Studies of pair bonding behavior in the monogamous prairie vole have allowed for excellent advances in our understanding of the neurobiology of social attachment. My previous research has used behavioral pharmacology to demonstrate that dopamine (DA) transmission within the nucleus accumbens (NAc) shell is critical for pair bonding. Specifically, my work suggests that during pair bond formation, DA concentration is increased in a manner sufficient to activate high affinity D2-like receptors but not low affinity D-like receptors. Conversely, my previous behavioral pharmacology data also suggest that pair bond maintenance must be associated with high concentration phasic DA release events capable of activating D1-like receptors. Thus, pharmacological studies suggest that specific DA transmission dynamics during social behavior may regulate pair bonding behavior. However, because no prairie lab has ever had the capability to measure real-time DA transmission dynamics, our understanding of in vivo DA transmission during social bonding are quite limited. Here, we will employ fast-scan cyclic voltammetry (FSCV) to provide the first ever sub-second measurements of fluctuations in DA concentration within the NAc shell (and core) of prairie voles during social interactions with known regulation by specific DA receptor subtypes. These studies will test the hypothesis that DA regulation of pair bonding behavior is mediated by presynaptic or postsynaptic mechanisms. Findings from the proposed studies promise to represent significant advances specifically for understanding the neurobiology of social attachment. Additionally, since prairie vole pair bonding represents an ethologically sound form of motivated behavior and motivational learning, these studies will also be of significant importance to our general understanding of the neuroscience of incentive motivation, reward learning, and therefore psychological disorders associated with impairments in social/motivational behaviors regulated by mesolimbic DA transmission.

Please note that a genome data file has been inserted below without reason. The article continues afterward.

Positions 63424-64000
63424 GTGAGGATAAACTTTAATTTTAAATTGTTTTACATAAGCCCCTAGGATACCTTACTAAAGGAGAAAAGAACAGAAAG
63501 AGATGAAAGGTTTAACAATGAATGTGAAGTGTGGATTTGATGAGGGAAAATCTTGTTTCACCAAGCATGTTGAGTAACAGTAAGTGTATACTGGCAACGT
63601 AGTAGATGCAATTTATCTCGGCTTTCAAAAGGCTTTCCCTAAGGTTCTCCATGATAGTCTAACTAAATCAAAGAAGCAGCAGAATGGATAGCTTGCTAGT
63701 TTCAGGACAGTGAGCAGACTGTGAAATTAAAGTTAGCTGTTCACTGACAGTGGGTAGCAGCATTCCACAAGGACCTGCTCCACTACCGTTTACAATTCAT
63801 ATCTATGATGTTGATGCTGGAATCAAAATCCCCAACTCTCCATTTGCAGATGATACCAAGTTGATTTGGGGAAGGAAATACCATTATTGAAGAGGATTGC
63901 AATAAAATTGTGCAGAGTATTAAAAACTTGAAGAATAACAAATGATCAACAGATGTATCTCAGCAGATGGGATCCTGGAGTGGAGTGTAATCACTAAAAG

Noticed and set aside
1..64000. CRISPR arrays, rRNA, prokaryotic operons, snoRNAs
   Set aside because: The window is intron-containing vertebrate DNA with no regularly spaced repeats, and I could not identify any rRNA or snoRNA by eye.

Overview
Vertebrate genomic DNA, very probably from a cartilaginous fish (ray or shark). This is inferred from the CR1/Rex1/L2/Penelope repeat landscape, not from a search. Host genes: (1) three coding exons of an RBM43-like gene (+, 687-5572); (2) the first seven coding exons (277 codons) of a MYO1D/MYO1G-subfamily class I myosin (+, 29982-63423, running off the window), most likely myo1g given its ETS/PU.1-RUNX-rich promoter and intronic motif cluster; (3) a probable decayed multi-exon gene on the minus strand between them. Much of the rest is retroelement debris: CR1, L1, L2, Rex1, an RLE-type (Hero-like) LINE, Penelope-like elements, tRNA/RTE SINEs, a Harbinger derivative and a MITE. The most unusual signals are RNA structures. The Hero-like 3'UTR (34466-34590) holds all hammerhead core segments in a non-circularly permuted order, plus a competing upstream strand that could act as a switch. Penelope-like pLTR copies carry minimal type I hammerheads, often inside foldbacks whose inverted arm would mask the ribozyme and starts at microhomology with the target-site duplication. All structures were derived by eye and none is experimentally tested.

Mental health problems are often related to impaired social behavior. Here, we will provide the first pre-clinical evidence detailing real-time dopamine transmission during the formation and maintenance of a social attachment. This may prove invaluable for the treatment of mental disorders that are associated with impaired sociality and impaired dopamine function, including social anxiety and depression.